Walz, BNSF Railway promise safe, transparent cleanup after Raymond derailment
The Minnesota governor and others praised the emergency response to the train derailment and fire
RAYMOND, Minn. — Gov. Tim Walz and company officials with BNSF Railway promised residents of Raymond on Thursday that everything will be done to assure a safe and transparent cleanup following the overnight derailment of 22 rail cars containing ethanol, which caught fire, and corn syrup.
“The safety of the community is our utmost priority,” Matt Garland, vice president of transportation for BNSF, told evacuated Raymond residents and members of the media at the Unity Christian Reformed Church in Prinsburg on Thursday morning.
“We apologize for this and take full accountability for it,” Katie Farmer, CEO of the Fort Worth, Texas-based company, told the gathering. “We are working very hard to get you all back in your homes as quickly as possible.”
Company officials said they did not know the cause of the derailment, which happened around 1 a.m. Thursday on the western edge of the community. They were waiting for representatives of the National Transportation Safety Board to reach the site and begin their investigation.
No one was injured, and no property was damaged as a result of the derailment and subsequent fire, which involved a northbound train that originated in Sioux City, Iowa. BNSF gave the all-clear for residents to return to their homes at 11 a.m. Thursday, although Minnesota Highway 23 and Chippewa County Road 13 remained closed. There was no word on when roads would reopen.
Gov. Tim Walz toured the site of the derailment, where firefighters and emergency responders from more than 25 agencies were on site. He saw rail cars strewn about and stacked upon one another, and flames. He said what he noticed most was the number of responders on site and the number of community names on the fire and emergency vehicles there.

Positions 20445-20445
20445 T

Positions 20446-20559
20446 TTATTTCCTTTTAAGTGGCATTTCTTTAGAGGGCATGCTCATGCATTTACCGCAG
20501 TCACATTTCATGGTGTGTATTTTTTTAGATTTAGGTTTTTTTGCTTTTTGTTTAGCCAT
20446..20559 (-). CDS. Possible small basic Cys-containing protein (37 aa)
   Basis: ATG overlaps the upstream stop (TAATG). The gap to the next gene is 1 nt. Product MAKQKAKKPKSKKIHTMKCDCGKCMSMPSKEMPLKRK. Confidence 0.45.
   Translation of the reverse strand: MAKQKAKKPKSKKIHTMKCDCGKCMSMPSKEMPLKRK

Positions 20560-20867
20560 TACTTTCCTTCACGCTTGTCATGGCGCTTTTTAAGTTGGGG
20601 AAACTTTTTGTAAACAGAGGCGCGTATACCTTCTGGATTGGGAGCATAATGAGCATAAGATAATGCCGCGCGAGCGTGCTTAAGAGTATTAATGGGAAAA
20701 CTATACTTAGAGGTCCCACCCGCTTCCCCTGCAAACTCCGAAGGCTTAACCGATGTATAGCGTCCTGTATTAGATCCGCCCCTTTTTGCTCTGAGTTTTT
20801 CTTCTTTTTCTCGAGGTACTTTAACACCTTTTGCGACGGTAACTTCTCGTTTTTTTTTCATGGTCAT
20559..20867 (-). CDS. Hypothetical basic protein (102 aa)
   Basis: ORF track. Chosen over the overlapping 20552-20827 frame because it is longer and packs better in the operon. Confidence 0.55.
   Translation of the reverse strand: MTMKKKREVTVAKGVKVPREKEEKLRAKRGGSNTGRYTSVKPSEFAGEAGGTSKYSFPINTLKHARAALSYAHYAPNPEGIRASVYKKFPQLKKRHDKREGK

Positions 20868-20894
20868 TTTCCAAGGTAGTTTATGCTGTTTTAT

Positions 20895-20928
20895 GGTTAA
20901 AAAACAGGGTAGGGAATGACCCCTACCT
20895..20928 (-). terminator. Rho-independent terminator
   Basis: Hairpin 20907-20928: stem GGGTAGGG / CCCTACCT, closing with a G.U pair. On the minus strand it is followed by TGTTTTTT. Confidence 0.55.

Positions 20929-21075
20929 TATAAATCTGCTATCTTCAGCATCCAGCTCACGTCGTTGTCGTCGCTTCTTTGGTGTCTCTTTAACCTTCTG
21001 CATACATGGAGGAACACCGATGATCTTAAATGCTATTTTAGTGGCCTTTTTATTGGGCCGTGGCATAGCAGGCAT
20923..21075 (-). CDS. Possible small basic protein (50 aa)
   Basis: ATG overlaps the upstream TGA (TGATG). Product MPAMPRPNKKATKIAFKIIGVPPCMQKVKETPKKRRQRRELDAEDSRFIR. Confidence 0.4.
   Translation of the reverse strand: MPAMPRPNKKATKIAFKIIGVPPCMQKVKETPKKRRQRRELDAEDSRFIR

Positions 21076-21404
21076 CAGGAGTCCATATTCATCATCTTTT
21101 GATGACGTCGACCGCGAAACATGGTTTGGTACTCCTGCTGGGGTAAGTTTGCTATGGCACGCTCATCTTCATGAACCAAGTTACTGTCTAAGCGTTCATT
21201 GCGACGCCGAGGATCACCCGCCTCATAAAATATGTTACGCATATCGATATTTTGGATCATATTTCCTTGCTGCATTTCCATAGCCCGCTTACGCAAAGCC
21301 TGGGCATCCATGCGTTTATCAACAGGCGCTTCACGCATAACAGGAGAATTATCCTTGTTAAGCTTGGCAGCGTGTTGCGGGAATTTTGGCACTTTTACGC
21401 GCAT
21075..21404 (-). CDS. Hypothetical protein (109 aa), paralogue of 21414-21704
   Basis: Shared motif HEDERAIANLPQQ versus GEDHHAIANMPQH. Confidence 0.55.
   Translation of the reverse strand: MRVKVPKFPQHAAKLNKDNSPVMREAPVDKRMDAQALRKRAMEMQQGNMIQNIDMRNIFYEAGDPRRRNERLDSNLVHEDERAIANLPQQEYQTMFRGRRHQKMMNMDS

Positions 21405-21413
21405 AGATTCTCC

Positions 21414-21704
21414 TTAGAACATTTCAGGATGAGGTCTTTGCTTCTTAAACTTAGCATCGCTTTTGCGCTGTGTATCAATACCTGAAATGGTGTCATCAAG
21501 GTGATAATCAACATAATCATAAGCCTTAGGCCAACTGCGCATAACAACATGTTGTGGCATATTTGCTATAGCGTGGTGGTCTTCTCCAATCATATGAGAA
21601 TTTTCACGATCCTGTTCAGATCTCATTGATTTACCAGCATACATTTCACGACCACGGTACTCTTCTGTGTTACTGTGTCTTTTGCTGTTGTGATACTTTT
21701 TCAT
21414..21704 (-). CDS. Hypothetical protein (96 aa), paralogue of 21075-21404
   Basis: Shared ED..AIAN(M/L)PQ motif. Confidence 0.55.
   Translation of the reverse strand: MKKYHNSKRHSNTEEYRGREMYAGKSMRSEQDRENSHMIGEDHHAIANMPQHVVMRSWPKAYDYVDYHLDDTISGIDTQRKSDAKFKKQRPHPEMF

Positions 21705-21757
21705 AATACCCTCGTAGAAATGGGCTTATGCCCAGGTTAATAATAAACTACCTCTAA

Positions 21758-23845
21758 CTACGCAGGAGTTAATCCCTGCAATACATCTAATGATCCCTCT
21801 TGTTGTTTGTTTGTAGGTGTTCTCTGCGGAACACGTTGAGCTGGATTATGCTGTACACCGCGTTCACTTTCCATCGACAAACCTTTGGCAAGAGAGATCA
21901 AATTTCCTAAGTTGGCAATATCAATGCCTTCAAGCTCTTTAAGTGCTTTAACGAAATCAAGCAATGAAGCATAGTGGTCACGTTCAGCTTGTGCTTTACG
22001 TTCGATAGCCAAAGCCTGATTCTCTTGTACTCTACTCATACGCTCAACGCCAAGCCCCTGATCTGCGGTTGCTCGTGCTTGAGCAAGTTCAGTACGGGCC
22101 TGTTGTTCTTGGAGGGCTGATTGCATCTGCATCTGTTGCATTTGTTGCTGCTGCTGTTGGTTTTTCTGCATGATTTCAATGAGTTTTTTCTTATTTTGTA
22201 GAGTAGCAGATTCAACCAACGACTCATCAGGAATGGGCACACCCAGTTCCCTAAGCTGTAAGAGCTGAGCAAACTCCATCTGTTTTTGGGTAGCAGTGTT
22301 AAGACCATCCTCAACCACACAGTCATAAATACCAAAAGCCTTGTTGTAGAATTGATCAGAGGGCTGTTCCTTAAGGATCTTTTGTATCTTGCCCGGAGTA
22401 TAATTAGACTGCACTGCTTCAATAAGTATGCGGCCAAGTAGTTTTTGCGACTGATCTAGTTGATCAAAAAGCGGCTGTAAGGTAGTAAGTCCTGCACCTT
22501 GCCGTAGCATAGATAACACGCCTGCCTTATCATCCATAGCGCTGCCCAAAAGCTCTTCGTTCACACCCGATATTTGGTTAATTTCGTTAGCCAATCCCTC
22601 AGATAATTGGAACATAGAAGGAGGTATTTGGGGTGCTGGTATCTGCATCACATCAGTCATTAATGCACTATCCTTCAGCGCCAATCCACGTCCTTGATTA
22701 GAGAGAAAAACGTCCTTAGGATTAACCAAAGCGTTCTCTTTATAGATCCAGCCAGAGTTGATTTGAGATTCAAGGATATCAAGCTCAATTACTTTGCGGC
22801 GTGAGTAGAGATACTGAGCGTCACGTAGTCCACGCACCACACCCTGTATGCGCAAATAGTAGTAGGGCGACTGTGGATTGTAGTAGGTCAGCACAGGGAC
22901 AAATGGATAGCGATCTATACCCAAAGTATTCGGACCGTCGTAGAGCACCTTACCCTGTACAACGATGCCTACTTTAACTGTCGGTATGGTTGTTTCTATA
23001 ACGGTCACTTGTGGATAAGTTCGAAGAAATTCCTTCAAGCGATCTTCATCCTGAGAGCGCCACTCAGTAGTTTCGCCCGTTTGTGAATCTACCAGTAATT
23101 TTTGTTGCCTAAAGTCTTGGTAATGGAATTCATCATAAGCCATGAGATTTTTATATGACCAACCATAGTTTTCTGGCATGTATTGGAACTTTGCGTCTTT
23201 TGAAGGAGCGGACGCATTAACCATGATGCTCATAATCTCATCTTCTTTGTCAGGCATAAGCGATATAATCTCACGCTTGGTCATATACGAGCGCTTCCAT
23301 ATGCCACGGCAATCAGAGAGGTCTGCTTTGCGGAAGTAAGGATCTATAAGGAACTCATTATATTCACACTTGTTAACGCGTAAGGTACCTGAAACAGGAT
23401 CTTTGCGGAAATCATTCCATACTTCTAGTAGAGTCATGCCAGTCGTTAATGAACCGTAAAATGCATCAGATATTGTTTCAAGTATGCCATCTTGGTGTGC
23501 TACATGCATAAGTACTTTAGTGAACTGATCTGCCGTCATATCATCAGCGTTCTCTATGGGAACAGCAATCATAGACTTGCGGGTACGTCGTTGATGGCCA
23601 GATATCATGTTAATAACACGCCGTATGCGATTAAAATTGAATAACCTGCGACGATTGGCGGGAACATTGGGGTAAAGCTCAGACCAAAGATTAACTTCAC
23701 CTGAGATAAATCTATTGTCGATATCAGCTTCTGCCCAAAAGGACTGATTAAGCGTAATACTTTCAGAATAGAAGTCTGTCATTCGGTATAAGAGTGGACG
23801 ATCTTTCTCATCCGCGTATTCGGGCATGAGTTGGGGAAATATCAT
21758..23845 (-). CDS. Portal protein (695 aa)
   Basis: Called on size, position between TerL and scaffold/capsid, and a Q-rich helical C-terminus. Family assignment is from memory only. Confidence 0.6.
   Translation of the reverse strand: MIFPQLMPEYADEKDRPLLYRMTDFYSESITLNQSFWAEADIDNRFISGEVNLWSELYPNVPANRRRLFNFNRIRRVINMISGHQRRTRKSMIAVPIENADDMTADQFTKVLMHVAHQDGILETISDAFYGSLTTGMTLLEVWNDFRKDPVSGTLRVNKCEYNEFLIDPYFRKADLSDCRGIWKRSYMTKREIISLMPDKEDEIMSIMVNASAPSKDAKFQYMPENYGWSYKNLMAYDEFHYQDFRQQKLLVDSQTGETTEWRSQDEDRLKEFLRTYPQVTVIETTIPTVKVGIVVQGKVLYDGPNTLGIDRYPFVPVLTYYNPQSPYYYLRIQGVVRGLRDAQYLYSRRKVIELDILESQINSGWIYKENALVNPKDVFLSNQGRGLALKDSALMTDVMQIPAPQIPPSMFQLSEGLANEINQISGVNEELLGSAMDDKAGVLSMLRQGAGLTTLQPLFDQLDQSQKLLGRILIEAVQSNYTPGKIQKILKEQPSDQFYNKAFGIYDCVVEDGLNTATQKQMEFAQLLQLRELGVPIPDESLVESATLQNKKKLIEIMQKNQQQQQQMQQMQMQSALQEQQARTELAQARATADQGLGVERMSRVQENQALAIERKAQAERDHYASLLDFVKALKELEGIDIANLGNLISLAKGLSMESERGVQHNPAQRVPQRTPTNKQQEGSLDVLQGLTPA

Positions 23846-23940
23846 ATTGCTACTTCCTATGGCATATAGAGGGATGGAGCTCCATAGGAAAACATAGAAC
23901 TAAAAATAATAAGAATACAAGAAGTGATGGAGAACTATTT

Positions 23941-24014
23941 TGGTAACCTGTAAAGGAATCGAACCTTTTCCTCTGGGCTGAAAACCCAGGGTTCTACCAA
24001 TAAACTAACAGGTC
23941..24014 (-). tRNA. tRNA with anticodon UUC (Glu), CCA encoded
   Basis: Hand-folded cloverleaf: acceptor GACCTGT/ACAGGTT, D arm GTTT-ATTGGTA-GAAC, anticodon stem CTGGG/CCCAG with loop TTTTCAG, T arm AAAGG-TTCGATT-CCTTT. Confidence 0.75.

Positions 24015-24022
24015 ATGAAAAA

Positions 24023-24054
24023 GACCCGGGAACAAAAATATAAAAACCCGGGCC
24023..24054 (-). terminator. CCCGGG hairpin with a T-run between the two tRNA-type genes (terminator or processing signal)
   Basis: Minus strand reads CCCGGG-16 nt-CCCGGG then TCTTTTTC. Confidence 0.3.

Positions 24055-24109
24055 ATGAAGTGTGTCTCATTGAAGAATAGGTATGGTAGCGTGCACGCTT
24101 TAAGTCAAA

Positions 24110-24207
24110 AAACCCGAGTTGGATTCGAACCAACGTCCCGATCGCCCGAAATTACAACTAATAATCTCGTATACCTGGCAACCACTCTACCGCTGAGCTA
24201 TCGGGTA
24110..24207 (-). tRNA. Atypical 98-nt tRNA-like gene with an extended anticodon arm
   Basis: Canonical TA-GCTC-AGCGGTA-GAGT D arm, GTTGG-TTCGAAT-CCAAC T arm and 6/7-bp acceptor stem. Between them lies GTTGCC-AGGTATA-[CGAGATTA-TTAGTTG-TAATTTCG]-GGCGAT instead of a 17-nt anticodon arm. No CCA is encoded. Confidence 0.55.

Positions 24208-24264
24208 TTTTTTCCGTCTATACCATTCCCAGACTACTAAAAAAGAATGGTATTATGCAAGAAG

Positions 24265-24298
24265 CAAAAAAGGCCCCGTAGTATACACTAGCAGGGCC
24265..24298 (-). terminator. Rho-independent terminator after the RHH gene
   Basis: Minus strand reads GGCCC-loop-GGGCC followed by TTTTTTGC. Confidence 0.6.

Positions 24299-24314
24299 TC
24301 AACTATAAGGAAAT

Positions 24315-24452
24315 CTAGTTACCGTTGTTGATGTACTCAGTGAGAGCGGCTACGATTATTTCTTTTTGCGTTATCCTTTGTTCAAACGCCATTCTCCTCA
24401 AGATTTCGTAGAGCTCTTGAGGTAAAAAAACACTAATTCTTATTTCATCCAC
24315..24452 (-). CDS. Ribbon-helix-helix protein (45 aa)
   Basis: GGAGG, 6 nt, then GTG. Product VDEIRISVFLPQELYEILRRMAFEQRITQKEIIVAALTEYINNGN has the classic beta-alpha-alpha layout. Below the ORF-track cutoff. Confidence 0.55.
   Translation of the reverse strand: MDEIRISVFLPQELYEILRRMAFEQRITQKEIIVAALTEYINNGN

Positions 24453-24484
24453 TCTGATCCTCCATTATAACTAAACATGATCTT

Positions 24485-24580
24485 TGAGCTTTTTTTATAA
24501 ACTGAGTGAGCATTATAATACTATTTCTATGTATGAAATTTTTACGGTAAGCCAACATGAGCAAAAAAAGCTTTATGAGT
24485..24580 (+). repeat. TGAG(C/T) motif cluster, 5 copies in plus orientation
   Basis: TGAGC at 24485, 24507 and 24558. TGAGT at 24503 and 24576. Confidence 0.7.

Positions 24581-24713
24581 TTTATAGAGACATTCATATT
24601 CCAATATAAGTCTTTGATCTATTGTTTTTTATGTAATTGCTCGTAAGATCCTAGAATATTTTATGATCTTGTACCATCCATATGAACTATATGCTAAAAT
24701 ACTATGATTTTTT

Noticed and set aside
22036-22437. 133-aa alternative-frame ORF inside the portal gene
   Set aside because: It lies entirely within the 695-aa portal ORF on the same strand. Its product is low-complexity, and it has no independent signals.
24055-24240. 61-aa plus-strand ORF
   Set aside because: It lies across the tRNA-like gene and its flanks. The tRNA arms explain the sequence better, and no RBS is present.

“When something happens, your neighbors are there,” Walz said.
“Typical of a small-town response,” Kandiyohi County Sheriff Eric Tollefson said of the multi-agency response to the crisis. The sheriff said that BNSF was very responsive and recommended quickly that a half-mile area surrounding the rail line be evacuated.
“Well, that’s all of Raymond,” the sheriff said.
Volunteers and law enforcement personnel knocked on the doors of an estimated 250 houses and residences in the community of around 800 people in the middle of the night.
An estimated 150 to 175 residents drove to Prinsburg, where they initially were sheltered at the Central Minnesota Christian School and later moved to the Unity Christian Reformed Church, where they were fed breakfast. Other residents took shelter at Cheers, located just outside of Raymond, while others went to the homes of friends and family in the region. The Raymond Ambulance transported some of the evacuees to Prinsburg.
Walz and BNSF officials told residents that there will likely still be fires at the site on Friday. The derailed cars were leaking ethanol, and the fires could flare as the cars are moved, they said.
The governor and officials also said there was no danger to groundwater. The ethanol leaking from the cars was burning on partially frozen ground. There were no toxic exposures that resulted from the derailment. Air monitoring was being conducted, according to the company representatives.
Walz praised BNSF officials for their decision years ago to replace their entire fleet of rail cars for ethanol with an encapsulated tanker that does not explode. Firefighters have to use foam to squelch the burning ethanol, the governor said. The foam being used at the site does not contain PFAS, the “forever chemicals" that are a cause for health concerns.
Of the 22 cars that derailed, “approximately 10” held ethanol, Garland said. The fuel is classified as a hazardous material, and is the only hazardous material the train was moving, according to company officials.
Farmer and Garland said BNSF Railway will have claims representatives in Raymond through the week to assist residents who experienced losses due to the derailment. They can be reached at 866-243-4784 and the Willmar Area Community Foundation has activated the Willmar Area Response Fund to help affected residents. More information can be found on the foundation website at www.communitygiving.org/WACF.
“We are just grateful that everybody was safe right away,” said State Rep. Dave Baker, R-Willmar, who joined the governor and company officials in applauding the local response to the emergency. He also cited the way that people in Prinsburg and around the region joined to support those affected.
Pastor Steve Zwart of the Unity Christian Reformed Church in Prinsburg said the church was “inundated” with help for the evacuees in the hours following the derailment. He called the response a tribute to the “powerful movement of small town helping small town helping small town.”